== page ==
This is something that has confused people since 2011, when Google released the Panda algorithm. At the time Google engineers had been using machine learning systems for years, but Panda was the Great Mother of All Machine Learning Search Engine Updates. For several months Google engineers watched a very lengthy discussion where they asked people to share URLs for sites they (the Webmaster community, the site owners) felt had been unjustly hurt by the Panda algorithm.
After a few months Google ran the algorithm again and released an update. And then a month or two later they did it again. And for several years Google intermittently released updates to the Panda algorithm – or, technically, they rescored the Web (if I may put it that way for convenience).
So what changed? The algorithm itself was used to determine signals that could be used to separate the Web index into “high quality sites” and “low quality sites”. The signals had to be integrated into document classifiers. That would take time. And then the Web had to be recrawled and re-evaluated against the new signals. In this way, some sites that suffered early on were released from the Panda Prison and some sites that had escaped Google’s Judgment earlier were finally caught and punished.
The thing about learning algorithms is that they must analyze data. The classic learning algorithm model requires a “training set”, where human engineers divide the data into “desired” and “undesired”. The learning algorithm then looks for ways to match that training set as closely as possible.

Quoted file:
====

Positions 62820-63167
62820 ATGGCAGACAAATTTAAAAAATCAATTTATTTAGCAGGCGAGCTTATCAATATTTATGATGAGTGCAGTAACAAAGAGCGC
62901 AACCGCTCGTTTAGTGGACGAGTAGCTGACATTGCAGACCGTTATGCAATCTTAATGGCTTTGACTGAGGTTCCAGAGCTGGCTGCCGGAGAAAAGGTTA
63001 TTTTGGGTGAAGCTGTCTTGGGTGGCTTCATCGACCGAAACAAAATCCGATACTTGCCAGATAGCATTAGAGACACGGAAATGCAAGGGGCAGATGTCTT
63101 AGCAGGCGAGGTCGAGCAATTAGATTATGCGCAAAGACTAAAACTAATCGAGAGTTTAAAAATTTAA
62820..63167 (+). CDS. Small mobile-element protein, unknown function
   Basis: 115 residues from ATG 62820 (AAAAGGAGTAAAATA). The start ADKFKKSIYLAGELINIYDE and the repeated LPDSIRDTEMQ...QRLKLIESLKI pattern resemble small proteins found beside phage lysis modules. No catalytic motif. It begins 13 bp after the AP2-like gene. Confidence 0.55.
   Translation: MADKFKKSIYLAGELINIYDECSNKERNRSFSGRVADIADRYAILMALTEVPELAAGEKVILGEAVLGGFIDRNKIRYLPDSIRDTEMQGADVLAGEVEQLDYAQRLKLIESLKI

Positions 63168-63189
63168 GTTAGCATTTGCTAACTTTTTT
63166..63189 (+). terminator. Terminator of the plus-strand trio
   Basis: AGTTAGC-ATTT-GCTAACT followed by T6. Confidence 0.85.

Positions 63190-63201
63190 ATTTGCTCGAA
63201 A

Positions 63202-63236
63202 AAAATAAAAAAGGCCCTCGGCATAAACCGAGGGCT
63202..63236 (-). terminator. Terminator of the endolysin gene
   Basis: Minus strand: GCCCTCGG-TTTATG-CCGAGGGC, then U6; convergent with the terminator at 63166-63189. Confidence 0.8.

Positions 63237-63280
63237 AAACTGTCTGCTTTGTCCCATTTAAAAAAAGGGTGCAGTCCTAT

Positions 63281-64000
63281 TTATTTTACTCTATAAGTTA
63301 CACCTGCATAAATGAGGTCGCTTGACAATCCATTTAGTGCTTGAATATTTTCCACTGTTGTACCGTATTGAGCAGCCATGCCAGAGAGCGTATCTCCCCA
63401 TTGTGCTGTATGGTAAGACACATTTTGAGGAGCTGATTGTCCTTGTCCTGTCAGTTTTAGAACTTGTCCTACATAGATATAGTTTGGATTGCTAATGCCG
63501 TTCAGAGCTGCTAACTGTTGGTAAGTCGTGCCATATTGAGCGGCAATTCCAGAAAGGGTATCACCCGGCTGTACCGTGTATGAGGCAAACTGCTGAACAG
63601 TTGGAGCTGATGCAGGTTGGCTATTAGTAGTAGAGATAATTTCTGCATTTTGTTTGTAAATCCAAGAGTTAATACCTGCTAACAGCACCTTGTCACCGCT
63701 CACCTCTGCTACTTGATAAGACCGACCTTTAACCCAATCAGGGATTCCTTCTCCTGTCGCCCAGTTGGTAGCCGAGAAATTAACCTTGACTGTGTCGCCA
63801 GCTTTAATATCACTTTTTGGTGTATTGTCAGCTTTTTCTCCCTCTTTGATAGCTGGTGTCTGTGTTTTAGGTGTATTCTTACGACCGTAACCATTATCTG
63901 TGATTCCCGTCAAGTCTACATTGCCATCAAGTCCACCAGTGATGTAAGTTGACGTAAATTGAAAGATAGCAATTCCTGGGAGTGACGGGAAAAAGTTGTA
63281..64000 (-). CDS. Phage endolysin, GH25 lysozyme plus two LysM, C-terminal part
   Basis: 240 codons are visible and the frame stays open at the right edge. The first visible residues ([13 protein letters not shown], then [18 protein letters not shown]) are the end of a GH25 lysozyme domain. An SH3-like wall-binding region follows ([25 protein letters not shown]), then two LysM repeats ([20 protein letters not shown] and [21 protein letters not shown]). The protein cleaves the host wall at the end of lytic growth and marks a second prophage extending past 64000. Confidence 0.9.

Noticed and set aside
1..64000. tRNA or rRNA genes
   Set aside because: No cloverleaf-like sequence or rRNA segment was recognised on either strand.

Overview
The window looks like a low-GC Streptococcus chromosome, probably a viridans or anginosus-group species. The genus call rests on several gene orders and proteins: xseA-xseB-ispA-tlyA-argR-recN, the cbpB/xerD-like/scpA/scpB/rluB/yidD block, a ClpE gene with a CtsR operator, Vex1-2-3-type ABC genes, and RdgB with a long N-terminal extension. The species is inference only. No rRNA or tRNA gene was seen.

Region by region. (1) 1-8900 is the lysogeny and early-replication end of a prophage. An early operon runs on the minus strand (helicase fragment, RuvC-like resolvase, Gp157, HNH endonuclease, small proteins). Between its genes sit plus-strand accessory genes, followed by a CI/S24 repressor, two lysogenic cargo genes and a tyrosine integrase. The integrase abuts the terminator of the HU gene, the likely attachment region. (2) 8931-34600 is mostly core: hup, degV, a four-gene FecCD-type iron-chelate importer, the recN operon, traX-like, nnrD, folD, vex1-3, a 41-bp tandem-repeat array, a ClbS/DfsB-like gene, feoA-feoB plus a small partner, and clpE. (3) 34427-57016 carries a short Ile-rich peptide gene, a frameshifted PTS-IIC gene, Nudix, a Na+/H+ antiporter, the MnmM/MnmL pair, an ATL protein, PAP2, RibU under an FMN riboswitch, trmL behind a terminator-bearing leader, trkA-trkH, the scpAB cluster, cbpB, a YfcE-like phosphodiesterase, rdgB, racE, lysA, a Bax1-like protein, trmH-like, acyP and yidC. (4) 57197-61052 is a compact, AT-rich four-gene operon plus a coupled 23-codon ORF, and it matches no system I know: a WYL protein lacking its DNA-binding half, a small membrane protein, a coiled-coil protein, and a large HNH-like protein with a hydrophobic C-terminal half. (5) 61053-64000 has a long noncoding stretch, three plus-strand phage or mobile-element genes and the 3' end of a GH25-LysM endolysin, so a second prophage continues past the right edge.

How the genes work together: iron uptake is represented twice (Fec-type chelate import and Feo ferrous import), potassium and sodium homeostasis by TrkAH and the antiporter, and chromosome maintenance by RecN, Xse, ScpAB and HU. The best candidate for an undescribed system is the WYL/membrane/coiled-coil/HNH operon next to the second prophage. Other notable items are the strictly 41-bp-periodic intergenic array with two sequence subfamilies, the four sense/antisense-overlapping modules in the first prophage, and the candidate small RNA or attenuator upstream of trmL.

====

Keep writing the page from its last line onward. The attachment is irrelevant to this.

The data Google and other search engines that use learning algorithms require comes from one place: the Web. So every time a Googler says “we’re using a new learning algorithm”, that means they ran a lot of data through a lot of hoops before settling on some solution. They don’t always explain what the specific problem was.
*=> The RankBrain Algorithm Doesn’t Judge Websites Even today I still see Web marketers “explaining” how their sites were hit by RankBrain (or, worse, “how to optimize for RankBrain”). The RankBrain algorithm, according to Google when they announced it, evaluated queries people typed in to the search engine. RankBrain compared those queries to previously entered (stored) queries for which results had already been found. About 30% of the time, RankBrain suggested substituting an older query for a new query and the query resolve system used RankBrain’s suggestion. Google doesn’t talk about RankBrain any more so we don’t even know if they still use it.
But if that’s all RankBrain does, then why was it so important? I’d say it reduced their processing time by millions of CPU seconds every day. RankBrain probably reduced Google’s query resolving costs by suggesting that previously determined result sets be used. RankBrain made Google faster, although I would say they sacrificed a little bit of quality to achieve that performance improvement. Many time over the past few years I have had to rewrite queries with ridiculous exception rules because Google insists on showing me the same results over and over.